In the process of cutting a matrix for the 18-point @ I made up to go with Swing Bold, I need to make a template to run the pantograph tracer against. The edge of the template has to be high enough that the tracer is unlikely to lift up and go over the edge. This can happen because the tracer tip will be slightly rounded and while tracing the pattern I might accidentally lift the tracer a bit. The top edge of the template might have a bit of a chamfer or radius as well. If the tip is raised enough the rounded edges will conspire to lift it more until it pops out.
This can be avoided if I constantly press down on the tracer but that is tiring and wears the tracer. Ideally the tracer is not touching anything unless you are against the edge of the template.
One other consideration is the strength of the template material. In order to get the spindle to cut the matrix, some lateral force must be applied to it, and this is generated from the lateral forces the user applies to the tracer tip. The force the user applies is multiplied by the reduction ratio of the pantograph, so for instance when doing a 10:1 reduction, a 1-pound (-ounce, -Newton, -whatever) push on the tracer will produce a 10-pound (-whatever) force on the spindle, barring friction in the pantograph mechanism.
Depending on the matrix material, cutting depth, spindle RPM, and cutter geometry this sets a lower bound on how hard one must push the tracer to get anything cut. When the tracer runs into the edge of the template it stops, and cutting stops, so all the force must be resisted by the tracer against the template. If the template is too soft the tracer will dent it. Of course, the tracer is blunt compared to the cutter thus giving a lot of leeway, but generally there are limits on how much softer a material can be used for the template relative to the matrix being cut.
In the film Making Faces the late Jim Rimmer showed his methods for cutting a matrix. His overall workflow from concept to matrix started with sketches on paper. Using the Ikarus font design program for the Mac, he would enter points from his sketches with a digitizer puck, and clean up the contours on the computer. The outline would be printed at 30× enlargement directly onto Bristol board or heavy card stock and cut out with a sharp knife. He would glue this to a board using PVA glue, and dry the assembly in a nipping press. Using this template he would do a 2× reduction cutting the outline into a slab of type metal, and from that he would to a 15× reduction onto the actual brass matrix. He used two different pantographs for the two reduction steps.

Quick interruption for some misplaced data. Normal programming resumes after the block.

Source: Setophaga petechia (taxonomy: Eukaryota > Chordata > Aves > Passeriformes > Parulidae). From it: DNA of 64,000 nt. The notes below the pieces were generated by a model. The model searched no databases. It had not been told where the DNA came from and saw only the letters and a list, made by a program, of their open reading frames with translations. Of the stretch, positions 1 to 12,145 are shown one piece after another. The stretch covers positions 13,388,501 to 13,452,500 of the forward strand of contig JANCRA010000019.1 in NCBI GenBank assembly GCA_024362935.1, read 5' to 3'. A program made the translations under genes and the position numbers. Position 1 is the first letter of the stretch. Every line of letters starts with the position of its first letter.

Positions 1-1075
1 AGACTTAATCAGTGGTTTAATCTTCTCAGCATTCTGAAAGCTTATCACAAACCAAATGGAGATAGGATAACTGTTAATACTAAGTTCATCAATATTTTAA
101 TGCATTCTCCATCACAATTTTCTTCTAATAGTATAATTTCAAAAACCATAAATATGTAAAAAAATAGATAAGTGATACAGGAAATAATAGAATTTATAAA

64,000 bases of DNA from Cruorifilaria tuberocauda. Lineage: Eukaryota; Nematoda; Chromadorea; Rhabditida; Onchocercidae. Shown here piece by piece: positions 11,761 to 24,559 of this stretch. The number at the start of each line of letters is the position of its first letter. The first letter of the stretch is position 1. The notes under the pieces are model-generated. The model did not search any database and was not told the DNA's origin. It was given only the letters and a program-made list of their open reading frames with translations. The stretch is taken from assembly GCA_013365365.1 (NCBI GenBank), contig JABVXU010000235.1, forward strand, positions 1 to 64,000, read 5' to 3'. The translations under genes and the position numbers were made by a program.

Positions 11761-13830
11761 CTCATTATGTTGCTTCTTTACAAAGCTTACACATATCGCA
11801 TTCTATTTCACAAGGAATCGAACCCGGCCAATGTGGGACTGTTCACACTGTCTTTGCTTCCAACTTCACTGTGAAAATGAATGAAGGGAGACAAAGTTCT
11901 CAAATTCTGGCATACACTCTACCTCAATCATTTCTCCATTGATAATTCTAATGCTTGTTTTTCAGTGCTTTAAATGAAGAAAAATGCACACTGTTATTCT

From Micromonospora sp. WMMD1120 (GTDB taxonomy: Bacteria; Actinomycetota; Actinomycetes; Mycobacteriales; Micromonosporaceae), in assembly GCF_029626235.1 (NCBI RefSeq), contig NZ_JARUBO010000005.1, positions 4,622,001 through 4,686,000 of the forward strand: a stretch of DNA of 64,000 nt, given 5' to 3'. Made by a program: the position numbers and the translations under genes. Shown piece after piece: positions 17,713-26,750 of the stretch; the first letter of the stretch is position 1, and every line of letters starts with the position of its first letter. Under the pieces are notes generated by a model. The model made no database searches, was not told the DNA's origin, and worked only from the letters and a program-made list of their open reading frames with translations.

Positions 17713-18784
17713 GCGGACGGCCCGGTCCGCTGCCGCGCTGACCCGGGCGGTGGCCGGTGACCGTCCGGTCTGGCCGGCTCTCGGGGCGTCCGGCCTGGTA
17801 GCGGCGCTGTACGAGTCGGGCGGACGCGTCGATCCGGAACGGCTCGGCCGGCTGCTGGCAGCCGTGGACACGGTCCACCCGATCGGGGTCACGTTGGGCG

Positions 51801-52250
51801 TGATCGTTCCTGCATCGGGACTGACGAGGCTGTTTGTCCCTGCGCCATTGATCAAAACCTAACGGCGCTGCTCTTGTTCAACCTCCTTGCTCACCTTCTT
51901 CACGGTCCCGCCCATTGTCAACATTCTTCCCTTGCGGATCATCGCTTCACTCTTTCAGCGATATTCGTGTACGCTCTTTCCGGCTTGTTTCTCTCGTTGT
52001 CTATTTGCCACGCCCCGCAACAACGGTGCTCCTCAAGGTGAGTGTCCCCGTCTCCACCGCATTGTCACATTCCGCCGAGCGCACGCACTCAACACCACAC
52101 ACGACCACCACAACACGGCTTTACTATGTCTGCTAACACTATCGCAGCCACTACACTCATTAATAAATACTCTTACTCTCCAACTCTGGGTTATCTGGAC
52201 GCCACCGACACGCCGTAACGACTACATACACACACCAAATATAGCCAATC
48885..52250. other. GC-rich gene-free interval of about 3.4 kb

The explanation for this two-step process isn’t really delved into, but I suspect that the idea is that the hardness of the type metal is intermediate between that of the brass and of the Bristol board. Trying to cut a brass mat directly from the Bristol board template would probably destroy the template, especially if one wants to make multiple passes (e.g. a rough cut with a large bit not quite to full depth, then a finish cut with a fine bit to finish depth). On the other hand, cutting the type metal from Bristol board would be a single-pass operation and would require less force on the tracer so the template would last. The type metal template then is hard enough for use in cutting the brass matrix. If you want more than one matrix (one for a friend, or one scaled to a different size) the durable type-metal would be re-used, rather than the fragile cardboard one. Even when doing this two-step process Jim said in the film that one had to be careful to avoid “bruising” the cardboard.
I have a stereo caster which I could use to cast slabs of type metal like Jim used, but with the mould spacers I have the slabs would be type high and very heavy. Audrey suggested using the laser cutter at KwartzLab to cut a template from something like 1/8″ MDF. If I do that I also have to account for the thickness of the laser kerf but again that can be done using an oversize tracer once I measure the kerf width. What I might start with is Bristol board reinforced with a non-water-based varnish (water-based products would distort the Bristol board) or perhaps epoxy cement, mounted on a spacer to provide positive engagement for the tracer.
In any case I can think about templates for a while because before I have need for one, I have to make some cutting bits more suitable than the ones that came with the pantograph, make a tracer tip of a suitable diameter, and make some blank matrices.
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